We’ve all heard that the Internet is an end-to-end network. This means that it’s different in some major way from the telephone network, and different from other types of packet networks that we might very well be dependent upon had it not been for the success of the Internet, which of course is a result of its superior, end-to-end architecture. And end-to-end network is one in which “intelligence” is concentrated at the end points, with the network itself operating as a “magic cloud” that simply delivers packets as the end-points dictate. End points control delivery destination and rate, and the network simply passes them through.
But is this really true? In many important respects the Internet actually gives up much less end-user control than the telephone network. Routing, for example, is not conducted under end-point control. It could be, if we used the technique known as “source routing” where the transmitter of a packet doesn’t just specify where a packet should go but how to get there, hop-by-hop. The IBM Token Ring used this technique, and there’s a form of it in the RFCs that describe the Internet’s operation but it’s never been more than experimental. The phone network actually allows the user much more control over the routing of calls than the Internet does. I can choose any long-distance carrier I want for each call that I make by dialing a certain prefix before the phone number. So I can use one carrier for regional long distance, another for national long-distance, and different ones for each country I dial. That’s end-user control.
If I had that kind of end-to-end control on the Internet, I could select one NSP for bulk data transfers such as BitTorrent that would be really cheap and another NSP for VoIP that had to be really regular.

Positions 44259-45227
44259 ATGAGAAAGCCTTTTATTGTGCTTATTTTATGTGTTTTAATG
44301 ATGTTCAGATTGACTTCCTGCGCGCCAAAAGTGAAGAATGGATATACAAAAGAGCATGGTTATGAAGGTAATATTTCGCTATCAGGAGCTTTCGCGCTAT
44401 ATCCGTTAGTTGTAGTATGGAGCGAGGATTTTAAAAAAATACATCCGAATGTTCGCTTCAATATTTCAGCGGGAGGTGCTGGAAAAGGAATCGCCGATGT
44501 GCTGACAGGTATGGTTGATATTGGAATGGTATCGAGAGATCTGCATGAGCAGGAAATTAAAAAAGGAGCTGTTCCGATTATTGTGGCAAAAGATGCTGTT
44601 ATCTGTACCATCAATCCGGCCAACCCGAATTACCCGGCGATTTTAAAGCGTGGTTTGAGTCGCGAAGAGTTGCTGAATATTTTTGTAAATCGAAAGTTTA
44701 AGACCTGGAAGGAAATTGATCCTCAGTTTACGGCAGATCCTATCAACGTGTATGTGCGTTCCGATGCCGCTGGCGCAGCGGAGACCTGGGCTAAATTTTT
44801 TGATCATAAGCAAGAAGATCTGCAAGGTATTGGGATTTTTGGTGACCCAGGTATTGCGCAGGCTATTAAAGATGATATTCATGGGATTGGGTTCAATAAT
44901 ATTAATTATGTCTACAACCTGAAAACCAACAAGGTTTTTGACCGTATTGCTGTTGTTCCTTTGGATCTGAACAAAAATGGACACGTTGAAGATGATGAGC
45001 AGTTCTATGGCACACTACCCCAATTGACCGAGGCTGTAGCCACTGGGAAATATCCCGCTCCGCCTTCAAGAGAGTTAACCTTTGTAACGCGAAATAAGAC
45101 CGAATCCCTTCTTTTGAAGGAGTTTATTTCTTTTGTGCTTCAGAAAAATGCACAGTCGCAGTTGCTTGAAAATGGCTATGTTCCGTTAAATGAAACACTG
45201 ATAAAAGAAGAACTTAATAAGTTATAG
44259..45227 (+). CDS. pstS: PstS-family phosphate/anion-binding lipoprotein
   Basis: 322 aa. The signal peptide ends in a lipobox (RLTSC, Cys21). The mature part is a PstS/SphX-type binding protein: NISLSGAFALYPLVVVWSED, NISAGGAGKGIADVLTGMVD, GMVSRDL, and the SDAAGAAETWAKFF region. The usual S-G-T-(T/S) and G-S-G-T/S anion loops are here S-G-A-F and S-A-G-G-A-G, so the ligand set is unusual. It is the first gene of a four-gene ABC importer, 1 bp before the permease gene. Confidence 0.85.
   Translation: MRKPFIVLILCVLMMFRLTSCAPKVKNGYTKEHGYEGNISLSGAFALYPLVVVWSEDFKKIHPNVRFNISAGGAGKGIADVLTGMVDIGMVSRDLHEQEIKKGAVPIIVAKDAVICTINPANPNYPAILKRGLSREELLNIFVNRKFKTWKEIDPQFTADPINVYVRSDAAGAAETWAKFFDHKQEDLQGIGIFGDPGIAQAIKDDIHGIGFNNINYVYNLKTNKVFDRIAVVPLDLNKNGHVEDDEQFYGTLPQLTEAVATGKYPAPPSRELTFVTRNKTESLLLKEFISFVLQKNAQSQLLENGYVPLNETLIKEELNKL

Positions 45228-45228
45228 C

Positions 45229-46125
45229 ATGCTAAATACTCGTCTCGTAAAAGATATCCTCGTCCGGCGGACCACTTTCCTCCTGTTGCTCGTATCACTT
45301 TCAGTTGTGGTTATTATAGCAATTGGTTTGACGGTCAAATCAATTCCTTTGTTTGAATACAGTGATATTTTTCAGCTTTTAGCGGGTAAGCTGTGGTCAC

The Internet puts control of network congestion at the end-points, but that doesn’t do anything for the user as it’s all a magic cloud to him. It compromises the integrity of the network, however, as the health of thousands of internal links – selected by the network and not by the user – is dependent on good behavior at all of the end points. We’ve talked about how this works before. When a queue overflows, TCP eventually notices packet loss and throttles back its send rate, which eventually alleviates the overload condition. It’s the same logic that’s supposed to operate when the electric grid is overloaded because we’re all air-conditioning like mad. The power company tells us to turn off our air-conditioners and enjoy the heat. Some do, and others don’t. TCP’s good neighbor policy is just as easily defeated as the power company’s, so the good neighbors have to throttle back twice as hard to make up for those who don’t throttle back at all.
So it’s actually quite easy to argue that the Internet has botched the location of major control functions. Routing has great significance to the user and less to the network, but it’s all under network control, while congestion is just the opposite.
This dubious assignment of functions is exactly what net neutrality is meant to protect. It has real impact on future applications. We use a lot of mobile devices today, a big departure from the way we did things in the 70s when the Internet was designed and the PC was not even a pipe dream. Mobile devices – laptops and phones – should be reachable wherever they’re attached, but the Internet doesn’t allow this as their physical location is encoded into the addresses they use. Your IP address isn’t just a device address, it’s a network attachment point address. This is not a sound way to do things today, but having the network keep track of where you are is a “smart network” feature, a heresy in the religion of end-to-end.
These tradeoffs may have appeared sensible in the 1970s, but they don’t any longer, and no religion should force us to accept them indefinitely.